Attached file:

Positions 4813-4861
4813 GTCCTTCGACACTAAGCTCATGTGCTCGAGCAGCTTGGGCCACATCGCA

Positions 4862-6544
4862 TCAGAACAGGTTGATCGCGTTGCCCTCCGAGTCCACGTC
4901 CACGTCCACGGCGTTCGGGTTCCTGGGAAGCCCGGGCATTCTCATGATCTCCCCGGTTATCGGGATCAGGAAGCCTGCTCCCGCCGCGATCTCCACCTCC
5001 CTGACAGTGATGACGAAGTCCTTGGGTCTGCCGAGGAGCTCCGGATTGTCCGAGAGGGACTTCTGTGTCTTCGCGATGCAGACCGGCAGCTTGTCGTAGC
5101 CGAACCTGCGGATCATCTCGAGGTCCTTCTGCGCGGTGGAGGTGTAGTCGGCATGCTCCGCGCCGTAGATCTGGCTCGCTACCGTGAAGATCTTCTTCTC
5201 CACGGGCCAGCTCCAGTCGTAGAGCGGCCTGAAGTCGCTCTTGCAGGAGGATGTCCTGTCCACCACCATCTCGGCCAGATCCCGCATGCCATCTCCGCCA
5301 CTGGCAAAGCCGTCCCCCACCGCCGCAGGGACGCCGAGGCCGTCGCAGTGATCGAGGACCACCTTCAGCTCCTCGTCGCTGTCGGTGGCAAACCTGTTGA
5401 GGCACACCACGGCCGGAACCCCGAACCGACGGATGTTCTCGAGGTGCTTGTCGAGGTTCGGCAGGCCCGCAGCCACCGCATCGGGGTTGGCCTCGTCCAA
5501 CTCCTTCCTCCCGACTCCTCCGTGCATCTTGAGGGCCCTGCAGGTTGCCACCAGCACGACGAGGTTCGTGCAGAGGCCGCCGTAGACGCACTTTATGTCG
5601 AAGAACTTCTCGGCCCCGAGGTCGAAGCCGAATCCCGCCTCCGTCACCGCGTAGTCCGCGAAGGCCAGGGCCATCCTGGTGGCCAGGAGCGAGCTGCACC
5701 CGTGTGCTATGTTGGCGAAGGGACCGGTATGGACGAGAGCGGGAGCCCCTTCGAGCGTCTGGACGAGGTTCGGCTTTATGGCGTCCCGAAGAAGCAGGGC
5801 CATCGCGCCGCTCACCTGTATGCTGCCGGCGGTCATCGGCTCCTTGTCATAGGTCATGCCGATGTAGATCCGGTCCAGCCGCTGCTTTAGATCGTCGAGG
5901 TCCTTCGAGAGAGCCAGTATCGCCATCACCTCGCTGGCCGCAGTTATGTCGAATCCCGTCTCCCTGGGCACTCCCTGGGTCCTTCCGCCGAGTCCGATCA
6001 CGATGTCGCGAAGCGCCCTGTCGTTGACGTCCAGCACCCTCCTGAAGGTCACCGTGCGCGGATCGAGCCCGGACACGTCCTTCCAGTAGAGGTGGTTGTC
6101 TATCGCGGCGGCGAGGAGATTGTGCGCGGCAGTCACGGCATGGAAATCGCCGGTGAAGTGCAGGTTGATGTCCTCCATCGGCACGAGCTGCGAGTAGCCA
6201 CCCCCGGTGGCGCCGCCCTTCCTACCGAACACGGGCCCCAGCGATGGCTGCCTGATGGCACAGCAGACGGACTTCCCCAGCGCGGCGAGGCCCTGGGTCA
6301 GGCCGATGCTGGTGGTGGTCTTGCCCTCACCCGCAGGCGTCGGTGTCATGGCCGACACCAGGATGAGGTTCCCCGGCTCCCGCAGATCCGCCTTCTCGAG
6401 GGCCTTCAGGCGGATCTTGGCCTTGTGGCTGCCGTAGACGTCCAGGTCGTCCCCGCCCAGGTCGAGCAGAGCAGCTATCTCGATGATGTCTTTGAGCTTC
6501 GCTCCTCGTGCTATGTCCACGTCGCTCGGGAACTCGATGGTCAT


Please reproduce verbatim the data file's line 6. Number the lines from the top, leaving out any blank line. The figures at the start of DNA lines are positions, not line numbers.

5001 CTGACAGTGATGACGAAGTCCTTGGGTCTGCCGAGGAGCTCCGGATTGTCCGAGAGGGACTTCTGTGTCTTCGCGATGCAGACCGGCAGCTTGTCGTAGC